FOR someone who played a major role the last time the Fiba World Cup was held in the country, Moying Martelino is aware it won’t be a piece of cake bringing back the biggest basketball event to the Philippines four years from now.
Unlike before when it only featured 16 of the best teams in the world, today the World Cup attracts at least double that number, which meant it would really require the effort of the Samahang Basketbol ng Pilipinas (SBP), the private sector, and most especially the government to make it a success the way the country did back in 1978.
“On a scale of 1 to 10 (in terms of the degree of difficulty in hosting), if 1978 only went up to 3, ngayon nasa 10. Ganun kahirap mag-host dahil napakaraming factors iyan,” explained Martelino, the former Fiba-Asia secretary general, in an interview with Spin.ph.
Martelino helped run the show when the world basketball championship was staged in Manila 37 years ago. He recalled back then that only 16 teams participated, with the eliminated ballclubs ending up as tourists when the preliminary was over.
“When we hosted the event, only 16 nations participated. But out of the 16, only eight qualified for the semis and finals. So yung na-eliminate, wala nang laro yun, unlike now. May 32 participating nations and may classification phase pa (for eliminated teams to determine the final ranking),” stressed Martelino.
Just last week, the Fiba evaluation committee headed by Lubomir Kotleba, came to Manila on a four-day visit to inspect the different basketball venues and potential hotels, and met with SBP officials headed by president Manny V. Pangilinan regarding the country’s ambitious bid to win the hosting rights of the 2019 Fiba World Cup.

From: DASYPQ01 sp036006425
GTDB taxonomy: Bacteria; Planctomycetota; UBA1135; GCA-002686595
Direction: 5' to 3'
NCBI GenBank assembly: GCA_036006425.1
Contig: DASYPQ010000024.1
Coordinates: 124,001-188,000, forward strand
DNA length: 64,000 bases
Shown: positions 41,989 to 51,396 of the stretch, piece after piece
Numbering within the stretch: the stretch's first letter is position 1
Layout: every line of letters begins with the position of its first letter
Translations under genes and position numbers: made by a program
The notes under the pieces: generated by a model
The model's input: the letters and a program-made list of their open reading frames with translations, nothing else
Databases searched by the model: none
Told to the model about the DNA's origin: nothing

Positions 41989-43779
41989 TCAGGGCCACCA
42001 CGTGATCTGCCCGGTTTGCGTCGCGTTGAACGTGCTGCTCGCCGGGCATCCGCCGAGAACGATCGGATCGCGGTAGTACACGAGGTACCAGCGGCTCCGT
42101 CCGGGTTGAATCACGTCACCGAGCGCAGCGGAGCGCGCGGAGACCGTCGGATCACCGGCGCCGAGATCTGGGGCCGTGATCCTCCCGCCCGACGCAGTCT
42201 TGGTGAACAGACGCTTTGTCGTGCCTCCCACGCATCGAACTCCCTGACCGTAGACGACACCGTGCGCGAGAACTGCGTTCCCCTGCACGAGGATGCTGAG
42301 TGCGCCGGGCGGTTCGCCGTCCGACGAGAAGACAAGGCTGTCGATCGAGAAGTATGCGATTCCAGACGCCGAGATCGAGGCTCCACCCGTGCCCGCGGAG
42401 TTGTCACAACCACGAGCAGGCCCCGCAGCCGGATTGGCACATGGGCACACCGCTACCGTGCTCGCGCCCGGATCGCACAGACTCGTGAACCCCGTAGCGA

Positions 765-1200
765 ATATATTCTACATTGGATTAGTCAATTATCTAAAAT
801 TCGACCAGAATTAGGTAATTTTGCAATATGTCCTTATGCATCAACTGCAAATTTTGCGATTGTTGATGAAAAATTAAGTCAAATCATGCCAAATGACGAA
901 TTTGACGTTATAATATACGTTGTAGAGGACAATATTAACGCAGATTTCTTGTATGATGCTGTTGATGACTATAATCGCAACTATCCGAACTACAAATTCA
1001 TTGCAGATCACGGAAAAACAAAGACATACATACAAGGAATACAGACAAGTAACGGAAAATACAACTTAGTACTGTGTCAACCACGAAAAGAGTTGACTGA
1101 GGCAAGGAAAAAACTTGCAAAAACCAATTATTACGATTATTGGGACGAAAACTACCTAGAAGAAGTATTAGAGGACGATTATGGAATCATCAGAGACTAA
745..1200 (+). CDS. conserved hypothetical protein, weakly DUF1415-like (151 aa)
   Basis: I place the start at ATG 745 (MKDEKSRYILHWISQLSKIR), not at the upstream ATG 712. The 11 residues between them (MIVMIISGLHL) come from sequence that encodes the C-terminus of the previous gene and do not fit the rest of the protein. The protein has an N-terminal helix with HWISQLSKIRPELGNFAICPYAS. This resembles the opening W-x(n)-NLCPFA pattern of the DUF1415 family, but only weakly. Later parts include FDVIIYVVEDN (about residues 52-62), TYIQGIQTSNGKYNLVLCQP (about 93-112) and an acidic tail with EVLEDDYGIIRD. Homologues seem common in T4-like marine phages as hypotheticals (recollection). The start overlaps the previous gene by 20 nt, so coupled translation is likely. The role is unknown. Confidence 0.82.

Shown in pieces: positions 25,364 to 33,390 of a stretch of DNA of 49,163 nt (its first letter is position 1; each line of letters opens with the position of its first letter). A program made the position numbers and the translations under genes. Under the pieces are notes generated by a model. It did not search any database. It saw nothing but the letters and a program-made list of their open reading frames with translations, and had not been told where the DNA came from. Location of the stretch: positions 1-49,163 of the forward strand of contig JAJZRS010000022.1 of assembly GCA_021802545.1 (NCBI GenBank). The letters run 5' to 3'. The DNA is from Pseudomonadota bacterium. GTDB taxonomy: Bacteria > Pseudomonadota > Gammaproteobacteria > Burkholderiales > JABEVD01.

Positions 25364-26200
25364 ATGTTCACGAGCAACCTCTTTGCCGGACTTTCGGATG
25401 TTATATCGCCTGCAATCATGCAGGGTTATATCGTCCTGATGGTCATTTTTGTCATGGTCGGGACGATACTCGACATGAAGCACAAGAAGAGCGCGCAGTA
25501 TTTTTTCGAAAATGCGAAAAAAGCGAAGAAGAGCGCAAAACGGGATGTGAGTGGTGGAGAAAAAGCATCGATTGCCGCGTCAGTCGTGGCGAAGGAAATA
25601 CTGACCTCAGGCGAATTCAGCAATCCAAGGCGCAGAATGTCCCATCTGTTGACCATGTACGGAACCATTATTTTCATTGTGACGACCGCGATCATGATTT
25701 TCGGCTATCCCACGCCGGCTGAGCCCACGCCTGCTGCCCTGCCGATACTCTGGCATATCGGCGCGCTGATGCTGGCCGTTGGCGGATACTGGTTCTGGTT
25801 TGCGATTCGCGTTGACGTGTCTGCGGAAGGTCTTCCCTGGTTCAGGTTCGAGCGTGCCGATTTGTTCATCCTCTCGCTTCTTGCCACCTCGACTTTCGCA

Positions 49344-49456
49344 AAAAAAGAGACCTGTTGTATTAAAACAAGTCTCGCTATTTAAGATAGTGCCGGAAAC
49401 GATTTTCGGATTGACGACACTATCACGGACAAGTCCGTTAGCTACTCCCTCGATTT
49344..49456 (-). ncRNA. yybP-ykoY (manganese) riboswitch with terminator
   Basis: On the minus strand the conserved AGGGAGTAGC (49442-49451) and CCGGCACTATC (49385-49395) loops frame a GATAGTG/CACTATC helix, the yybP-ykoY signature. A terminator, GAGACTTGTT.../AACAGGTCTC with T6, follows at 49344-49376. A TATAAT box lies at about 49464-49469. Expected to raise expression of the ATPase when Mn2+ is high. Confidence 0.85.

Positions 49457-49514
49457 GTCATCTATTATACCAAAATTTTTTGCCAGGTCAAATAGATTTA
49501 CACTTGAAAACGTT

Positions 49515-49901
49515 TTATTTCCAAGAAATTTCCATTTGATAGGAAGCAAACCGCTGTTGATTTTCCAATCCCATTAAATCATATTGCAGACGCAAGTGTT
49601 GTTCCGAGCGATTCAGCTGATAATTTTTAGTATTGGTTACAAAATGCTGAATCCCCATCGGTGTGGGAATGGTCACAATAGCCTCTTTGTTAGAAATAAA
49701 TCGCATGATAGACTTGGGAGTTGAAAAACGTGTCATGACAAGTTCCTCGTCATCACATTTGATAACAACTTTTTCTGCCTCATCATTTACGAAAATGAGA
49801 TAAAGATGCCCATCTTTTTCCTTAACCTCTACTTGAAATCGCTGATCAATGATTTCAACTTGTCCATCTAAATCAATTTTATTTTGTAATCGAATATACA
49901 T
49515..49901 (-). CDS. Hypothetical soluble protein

Fiba secretary general Patrick Baumann concluded their visit by declaring the Philippines as capable of hosting the quadrennial meet.
The winning bidder will be known in June, giving the country at least four years to prepare.
Winning the hosting rights will also mean an outright berth for the Philippines in the World Cup.
Martelino remembered fondly the events surrounding the country’s successful hosting of the meet in 1978.
Serving as executive director of the organizing committee back then, the veteran cage official cited the warm reception given by Filipino fans during the two-week duration of the cagefest.
Handled by Nic Jorge, the Filipino squad was led by Steve Watson, Joy Carpio, Padim Israel, and Alex Clarino, and finished eighth overall.
“The gold medal game was contested between Yugoslavia and Soviet Union. And the bronze medal game was contested between Italy and Brazil. Walang American team at Philippine team, pero putok ang Araneta (Coliseum),” he recalled.
It was also the last time the Philippine team saw action in the meet prior to the resurgence of Gilas Pilipinas in Seville, Spain last year.